Jan 21, 2021

New medical image segmentation tool uses AI to reduce errors

AI
medical imaging
ct scans
surgery
Leila Hawkins
2 min
New medical image segmentation tool uses AI to reduce errors
RSIP Vision have announced the launch of a new tool to help deliver precise surgical measurements...

A new AI-driven medical imaging tool has launched with the capacity to segment and measure areas of interest to help with surgical decisions and diagnosis. 

RSIP Vision, a medical imaging company specialising in AI and computer vision solutions have created the tool to detect objects of interest and their boundaries quickly and automatically, with the aim of helping to make surgical and diagnostic measurements easier and more accurate. 

The tool has been designed to minimise the amount of work required from the clinician, avoiding human factors like fatigue and misreads that can lead to mistakes. 

The AI-based software uses a series of algorithms to detect and focus on a specific area, delivering an accurate 3D visualization and analysis of the patient's anatomy. The segmentation creates boundaries around the image for better viewing and performs automatic measurements. Physicians and researchers can receive consistent, repeatable measurements on the dimensions and characteristics of a specific area. 

The software can be used for X-rays, CT scans, MRI scans, surgical robotics, and pathology; additionally it can be integrated in medical device software to be used by multiple applications, without the need to collect and train different machine learning models. 

“Distinguishing and measuring organs, lesions, and other areas of interest in biopsy and pre-surgical planning can be tedious work, which is generally assigned to a specific employee or technician, or even a physician” Ron Soferman, Founder & CEO at RSIP Vision explained. 

“Our new segmentation tool makes it easier to pinpoint specific points and boundaries in images, which in turn leads to greater accuracy during surgeries without being dependent on the capability and experience of a specific individual." 

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Jun 22, 2021

NeuTigers: edge AI in healthcare

edgecomputing
edgeAI
AI
prediction
3 min
We take a look at edge AI and how NeuTigers is driving this forward in healthcare

What is edge AI? 

Edge AI is essentially a combination of edge computing and artificial intelligence. Algorithms are processed locally - directly on a mobile device or server - rather than in the cloud. This reduces cost, computing power and energy requirements. There are also claims that edge AI is so fast it is possible to reach near real-time analytics

Edge AI devices include smart speakers, smart phones, laptops, robots, self-driven cars, drones, and surveillance cameras that use video analytics. 

Who is NeuTigers? 

NeuTigers is a spin-off company from Princeton University, formed in 2018 to apply edge AI and machine learning to solve challenges in healthcare, energy, productivity, and security. 

With offices in Princeton, NJ, the company is based at one of the top AI accelerator programs of FutureLabs in New York, and has also established a subsidiary in Nice, France.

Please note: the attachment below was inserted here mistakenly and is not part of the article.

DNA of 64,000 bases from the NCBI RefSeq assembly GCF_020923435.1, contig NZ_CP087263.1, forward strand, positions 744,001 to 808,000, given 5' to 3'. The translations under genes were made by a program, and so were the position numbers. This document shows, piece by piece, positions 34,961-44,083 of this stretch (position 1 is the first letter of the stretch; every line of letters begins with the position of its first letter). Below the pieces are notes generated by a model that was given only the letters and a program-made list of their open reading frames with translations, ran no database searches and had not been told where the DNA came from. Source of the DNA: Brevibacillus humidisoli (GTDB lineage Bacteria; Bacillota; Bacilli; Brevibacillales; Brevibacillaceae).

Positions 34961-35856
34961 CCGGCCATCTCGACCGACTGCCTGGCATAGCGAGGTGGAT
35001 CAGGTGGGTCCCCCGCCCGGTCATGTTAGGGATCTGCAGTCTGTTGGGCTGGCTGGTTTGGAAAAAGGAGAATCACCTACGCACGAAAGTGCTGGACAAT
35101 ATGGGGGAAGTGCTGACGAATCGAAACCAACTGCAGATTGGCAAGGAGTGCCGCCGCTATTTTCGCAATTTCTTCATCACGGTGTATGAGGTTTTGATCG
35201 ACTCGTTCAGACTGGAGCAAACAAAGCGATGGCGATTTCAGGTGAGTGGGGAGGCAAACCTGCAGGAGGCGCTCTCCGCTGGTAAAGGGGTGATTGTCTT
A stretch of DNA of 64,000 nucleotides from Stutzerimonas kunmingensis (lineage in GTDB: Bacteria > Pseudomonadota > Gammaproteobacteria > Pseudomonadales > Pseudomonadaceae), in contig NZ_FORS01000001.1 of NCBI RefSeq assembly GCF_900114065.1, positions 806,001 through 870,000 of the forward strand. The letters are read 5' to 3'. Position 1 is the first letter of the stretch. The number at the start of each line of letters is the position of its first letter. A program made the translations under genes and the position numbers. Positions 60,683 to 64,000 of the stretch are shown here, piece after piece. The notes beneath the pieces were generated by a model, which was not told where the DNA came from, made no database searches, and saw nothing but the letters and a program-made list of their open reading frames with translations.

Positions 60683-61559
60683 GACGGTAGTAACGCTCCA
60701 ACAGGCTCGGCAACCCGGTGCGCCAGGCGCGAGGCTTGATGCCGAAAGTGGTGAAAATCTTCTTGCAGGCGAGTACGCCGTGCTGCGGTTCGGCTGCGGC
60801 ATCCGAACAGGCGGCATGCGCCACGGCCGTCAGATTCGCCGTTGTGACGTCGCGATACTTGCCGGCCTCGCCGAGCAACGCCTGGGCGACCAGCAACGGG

How is NeuTigers applying edge AI to healthcare? 

The NeuTigers AI Technology Stack uses deep  neural networks that mimic how the human brain perceives and interprets the world. The company has developed the StarDeepTM Smart Health Platform for health monitoring and biomedical imaging, to improve the accuracy and speed of diagnosing diseases. 

NeuTigers say the platform has the potential to monitor and screen for thousands of conditions,  when used in combination with medical devices and  smart sensors already deployed in healthcare settings. 

Are there any real world examples? 

In January NeuTigers launched CovidDeep, a tool that predicts COVID-19 with more than 90% accuracy, using physiological data from a wristband along with blood pressure and blood oxygen readings. It then analyses the data and gives a prediction within two minutes. 

This week NeuTigers announced a new study to detect the early signs of  complications with sickle cell anaemia.  Conducted at a hospital in Paris, the research will begin by looking at changes to skin response, heart beat, sleep and temperature to predict an acute episode of sickle cell anaemia, and how this impacts on the patients’ disease conditions and quality of life. 

The second phase of the project is to expand with prospective studies across different sites in EU, Africa  and the US to explore the models' accuracy and clinical effectiveness. 

They say...

Adel Laoui, CEO and founder of NeuTigers, says: “The best way to deal with a crisis is to avoid it happening in the first place. We are now entering a new era where medical early warning systems have become a reality. 

“We are excited at the possibility of deploying a technology that can save lives of patients dealing with sickle cell anaemia. The potential of the StarDeep platform to dramatically improve patient outcomes while slashing some of the highest costs of healthcare makes it one of the most exciting developments in preventative personal medicine.”

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